Review: Oliver Twist (1997)

What? We all know the story by now don’t we? Oh, alright I’ll tell you. The title 19 th century orphan (Alex Trench) has only a locket with a portrait of his dead mother to remember her by. Left on the doorstep of a workhouse run by the harsh Mrs. Corney (Maria Charles), who promptly takes the locket from Oliver’s possession. Oliver leaves the workhouse at age 12 (he’s kicked out for daring to ask for more food) when he manages to steal the locket back, along with some food for his travels. Off he goes out into the streets, where he eventually falls in with teenage thief nicknamed the Artful Dodger (Elijah Wood), who in turn introduces Oliver to his boss of-sorts, the unscrupulous, rather guarded Fagin (Richard Dreyfuss). They teach him the art of pickpocketing, but trouble arrives via the foul-tempered and ruthless Bill Sikes (David O’Hara), who isn’t above a bit of murder from time to time.   Unsurprising but effective enough 1997 Disney TV movie version of the oft-filmed

Review: She Killed in Ecstasy

The controversial medical experiments of Dr. Johnson (Fred Williams) see him barred from the medical profession. This leads the not-so-good doctor on a downward spiral that leaves his bewitching wife (Soledad Miranda) feeling vengeful. She decides to stalk, seduce, and kill all members of the medical board whom she feels wronged her husband. These doctors are played by Howard Vernon, Paul Muller, Ewa Stroemberg, and Jesus Franco himself. Horst Tappert plays a police detective investigating the murders.   Not the equal of the Sapphic Fantastic vampire flick “Vampyros Lesbos” , this 1971 Eurotrash thriller from Jesus Franco is still one of his more respected films. I just think that 23 minutes into a less than 90 minute film is far too long to wait for the action that kicks the plot into gear to take place. There’s no way anyone could sustain the height of ecstasy for that long without it getting messy. Oh shut up, you come up with a better joke, then! While “Vampyros Lesbos”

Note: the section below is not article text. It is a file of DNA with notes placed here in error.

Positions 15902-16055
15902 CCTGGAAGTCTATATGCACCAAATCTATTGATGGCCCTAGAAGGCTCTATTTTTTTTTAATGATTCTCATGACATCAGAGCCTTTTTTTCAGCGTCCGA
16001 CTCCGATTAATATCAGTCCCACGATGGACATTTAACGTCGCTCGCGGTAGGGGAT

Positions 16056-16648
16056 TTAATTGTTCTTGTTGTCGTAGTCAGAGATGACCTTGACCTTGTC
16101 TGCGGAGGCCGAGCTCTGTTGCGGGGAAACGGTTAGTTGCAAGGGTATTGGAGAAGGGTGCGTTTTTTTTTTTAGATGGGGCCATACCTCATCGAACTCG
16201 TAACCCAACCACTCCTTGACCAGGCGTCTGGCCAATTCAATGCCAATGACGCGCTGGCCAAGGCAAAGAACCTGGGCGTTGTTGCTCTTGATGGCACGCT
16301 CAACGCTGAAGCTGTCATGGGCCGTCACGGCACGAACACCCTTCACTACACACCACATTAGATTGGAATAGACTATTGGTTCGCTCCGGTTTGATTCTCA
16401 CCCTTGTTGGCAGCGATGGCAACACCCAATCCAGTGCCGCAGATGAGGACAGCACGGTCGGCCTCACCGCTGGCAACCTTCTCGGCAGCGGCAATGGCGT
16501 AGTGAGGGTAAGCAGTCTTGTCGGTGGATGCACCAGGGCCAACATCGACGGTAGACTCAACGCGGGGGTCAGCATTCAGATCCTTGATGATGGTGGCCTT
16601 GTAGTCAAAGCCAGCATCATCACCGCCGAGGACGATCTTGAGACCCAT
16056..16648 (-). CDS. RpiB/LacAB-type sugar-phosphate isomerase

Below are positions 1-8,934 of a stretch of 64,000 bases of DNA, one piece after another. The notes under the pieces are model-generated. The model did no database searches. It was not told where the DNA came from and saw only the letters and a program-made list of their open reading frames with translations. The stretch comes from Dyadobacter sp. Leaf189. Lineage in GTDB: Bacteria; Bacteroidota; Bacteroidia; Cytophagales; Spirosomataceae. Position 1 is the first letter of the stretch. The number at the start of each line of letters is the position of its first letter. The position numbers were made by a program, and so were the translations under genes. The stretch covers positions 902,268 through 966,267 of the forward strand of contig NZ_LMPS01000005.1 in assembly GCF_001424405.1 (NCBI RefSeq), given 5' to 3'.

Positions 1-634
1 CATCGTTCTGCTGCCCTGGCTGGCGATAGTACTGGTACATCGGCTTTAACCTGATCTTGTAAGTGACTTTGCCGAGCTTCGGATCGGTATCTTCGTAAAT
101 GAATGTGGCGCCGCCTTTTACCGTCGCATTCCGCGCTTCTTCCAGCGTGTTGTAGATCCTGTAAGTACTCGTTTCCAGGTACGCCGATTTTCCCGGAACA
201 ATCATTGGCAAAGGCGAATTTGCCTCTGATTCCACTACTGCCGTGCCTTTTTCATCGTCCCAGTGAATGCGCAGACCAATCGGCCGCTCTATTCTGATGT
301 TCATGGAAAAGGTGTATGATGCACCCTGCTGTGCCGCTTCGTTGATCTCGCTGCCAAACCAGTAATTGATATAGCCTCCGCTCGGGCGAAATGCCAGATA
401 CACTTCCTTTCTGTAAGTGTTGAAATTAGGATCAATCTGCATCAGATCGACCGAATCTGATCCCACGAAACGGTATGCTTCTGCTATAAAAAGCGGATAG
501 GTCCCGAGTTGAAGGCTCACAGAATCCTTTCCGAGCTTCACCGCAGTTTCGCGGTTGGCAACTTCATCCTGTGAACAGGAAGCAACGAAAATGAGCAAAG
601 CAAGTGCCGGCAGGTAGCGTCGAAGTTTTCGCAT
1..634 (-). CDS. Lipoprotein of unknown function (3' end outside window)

Review: Finding Nemo

The title clownfish (voiced by Alexander Gould), is raised by his overprotective widowed father Marlin (voiced by Albert Brooks), whose wife was eaten by a shark. However, Nemo is of schooling age, and it’s time to let go. On his first day, however, Nemo swims out beyond the reef and towards some scuba divers on a dare from some of his new school chums (School? Chum? See what I did? So clever…). He is captured and winds up in the fish tank of a Sydney dentist (voiced by Aussie character actor Bill Hunter). There he befriends some other fish, including Gill (voiced by Willem Dafoe) who sees a great escape plan in his head that will involve Nemo’s help. Meanwhile, Marlin searches the sea for his lost son, with only a forgetful fish Dory (voiced by Ellen DeGeneres) for (not much) help. Barry Humphries, Bruce Spence, and Eric Bana voice a trio of sharks who have apparently sworn off eating fish. Geoffrey Rush voices Nigel the surprisingly fish-friendly pelican.   I finally caught